The Dumbification of Gaming

Shamus Young

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The Dumbification of Gaming

Shamus wants us to stop fighting and get along.

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bjj hero

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The push for more sales really has made games easier and less complicated. It is the same reason instruction manuals have died a death. People don't want to have to read and learn in order to play so it has to get more simple.

RTFM used to be a staple reply online. I can't remember the last time I saw it though.
 

Traun

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You are correct(ahh...the level design of Heretic,Hexen...Dark Force), however I disagree on one of your points. I believe that the niche market is big enough to support developers, yes they aren't going to sell 10 million copies, but they can sell enough to be comfortable.
Example being Team ICO and CDProject Red - they are selling games for (relatively) small audience and they've been successful, same as the guys with Amnesia. There is a market for everyone, and I believe that sooner or later we will realize that. The market for games with "wide appeal" is over saturated, it's just a matter of time before publishers decide to be more flexible with their money.
 
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Feel this picture is appropriate:



Not sure what's sadder, the fact that FPS's have basically become hallways, or that I can run that DOOM map with my eyes closed...
 

Traun

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bjj hero said:
The push for more sales really has made games easier and less complicated. It is the same reason instruction manuals have died a death. People don't want to have to read and learn in order to play so it has to get more simple.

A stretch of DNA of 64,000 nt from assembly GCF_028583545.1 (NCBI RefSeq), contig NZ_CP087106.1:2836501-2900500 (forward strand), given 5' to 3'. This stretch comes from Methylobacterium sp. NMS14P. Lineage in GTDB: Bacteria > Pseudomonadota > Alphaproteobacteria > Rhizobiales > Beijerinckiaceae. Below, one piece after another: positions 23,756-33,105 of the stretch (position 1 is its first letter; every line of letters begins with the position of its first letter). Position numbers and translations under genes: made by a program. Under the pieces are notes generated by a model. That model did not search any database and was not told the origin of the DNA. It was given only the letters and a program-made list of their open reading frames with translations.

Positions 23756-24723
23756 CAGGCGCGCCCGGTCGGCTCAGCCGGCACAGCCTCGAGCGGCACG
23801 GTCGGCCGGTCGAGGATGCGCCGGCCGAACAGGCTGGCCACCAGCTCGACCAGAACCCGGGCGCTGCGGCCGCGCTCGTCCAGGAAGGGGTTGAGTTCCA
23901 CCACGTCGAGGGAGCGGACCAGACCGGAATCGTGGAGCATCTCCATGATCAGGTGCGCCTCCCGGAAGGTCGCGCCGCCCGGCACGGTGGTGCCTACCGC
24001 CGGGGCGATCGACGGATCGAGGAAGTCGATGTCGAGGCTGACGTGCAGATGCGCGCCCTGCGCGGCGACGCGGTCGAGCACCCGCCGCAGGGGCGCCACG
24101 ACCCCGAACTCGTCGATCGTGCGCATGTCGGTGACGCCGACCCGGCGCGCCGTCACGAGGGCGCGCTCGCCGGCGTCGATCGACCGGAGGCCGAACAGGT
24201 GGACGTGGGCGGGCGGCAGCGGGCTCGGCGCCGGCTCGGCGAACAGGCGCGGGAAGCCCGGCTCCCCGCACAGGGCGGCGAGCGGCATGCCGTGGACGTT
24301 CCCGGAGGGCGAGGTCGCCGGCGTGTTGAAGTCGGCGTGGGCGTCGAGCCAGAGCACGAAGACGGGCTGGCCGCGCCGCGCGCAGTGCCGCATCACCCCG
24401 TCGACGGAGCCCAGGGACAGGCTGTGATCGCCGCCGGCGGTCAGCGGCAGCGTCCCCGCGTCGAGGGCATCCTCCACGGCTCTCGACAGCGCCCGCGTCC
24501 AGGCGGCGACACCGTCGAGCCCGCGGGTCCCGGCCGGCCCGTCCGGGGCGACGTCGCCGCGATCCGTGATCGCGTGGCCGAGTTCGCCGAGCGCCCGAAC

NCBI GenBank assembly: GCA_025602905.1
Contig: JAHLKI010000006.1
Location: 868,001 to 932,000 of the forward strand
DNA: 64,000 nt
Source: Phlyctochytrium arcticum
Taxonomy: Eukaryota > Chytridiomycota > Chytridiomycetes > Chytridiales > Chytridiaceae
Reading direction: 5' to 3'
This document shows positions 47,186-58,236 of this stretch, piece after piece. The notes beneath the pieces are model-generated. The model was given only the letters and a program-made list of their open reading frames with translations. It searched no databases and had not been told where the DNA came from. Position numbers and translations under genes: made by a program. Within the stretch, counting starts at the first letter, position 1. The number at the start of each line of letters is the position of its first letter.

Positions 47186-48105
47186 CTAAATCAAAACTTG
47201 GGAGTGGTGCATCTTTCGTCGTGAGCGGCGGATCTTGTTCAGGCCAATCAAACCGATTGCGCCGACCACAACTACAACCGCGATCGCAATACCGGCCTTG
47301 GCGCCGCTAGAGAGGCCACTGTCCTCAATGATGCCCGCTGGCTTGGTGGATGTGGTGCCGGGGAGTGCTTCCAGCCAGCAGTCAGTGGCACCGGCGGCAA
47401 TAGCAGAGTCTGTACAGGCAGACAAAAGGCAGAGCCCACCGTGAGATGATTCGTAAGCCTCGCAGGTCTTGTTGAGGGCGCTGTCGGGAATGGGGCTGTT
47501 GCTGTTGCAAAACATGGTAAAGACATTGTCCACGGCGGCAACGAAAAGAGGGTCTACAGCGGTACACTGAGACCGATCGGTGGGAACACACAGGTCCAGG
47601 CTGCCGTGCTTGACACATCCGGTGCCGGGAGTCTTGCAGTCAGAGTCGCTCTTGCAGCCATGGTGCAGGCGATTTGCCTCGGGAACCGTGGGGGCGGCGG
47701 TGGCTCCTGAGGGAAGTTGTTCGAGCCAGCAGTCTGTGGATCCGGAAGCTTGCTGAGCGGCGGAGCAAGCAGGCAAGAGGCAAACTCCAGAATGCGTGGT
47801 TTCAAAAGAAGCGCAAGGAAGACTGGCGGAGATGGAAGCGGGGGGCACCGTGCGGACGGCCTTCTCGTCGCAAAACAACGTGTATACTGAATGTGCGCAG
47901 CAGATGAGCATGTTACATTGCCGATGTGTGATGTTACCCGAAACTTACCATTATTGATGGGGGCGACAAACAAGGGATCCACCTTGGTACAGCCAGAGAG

This is a falasity. Manuals have died because companies don't want to invest money in manuals, a game without an Ultima/Wizardry style manuals cost around 2-3$ less to the developer. Not to mention that an engaging tutorial is way better than any manual.

draythefingerless said:
I has an idea. Devs invented Hard difficulty level. They invented Very Hard difficulty level. use it.
Hard and Very Hard difficulty do nothing but crank up the numbers of health/ammo your opponents have, which doesn't really help since enemies fallow the same pattern. As long as you know what the A.I. is doing, and it doesn't take long to figure it out, you're in the safe. Challenge can come from more things than enemies.
 

FieryTrainwreck

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Playing through DA2, I really am struck dumb by how much they hold your hand these days. They honestly don't let you figure out ANYTHING for yourself anymore, which is a shame.

The side quests, for example: you pick up a random item of no particular importance - other than the nifty little arrow next to the name, indicating it is a quest item. You've now got a journal entry that tells you exactly where to deliver said item. It's also on your map. And when you happen upon the target NPC, he or she will have a giant arrow over his/her head.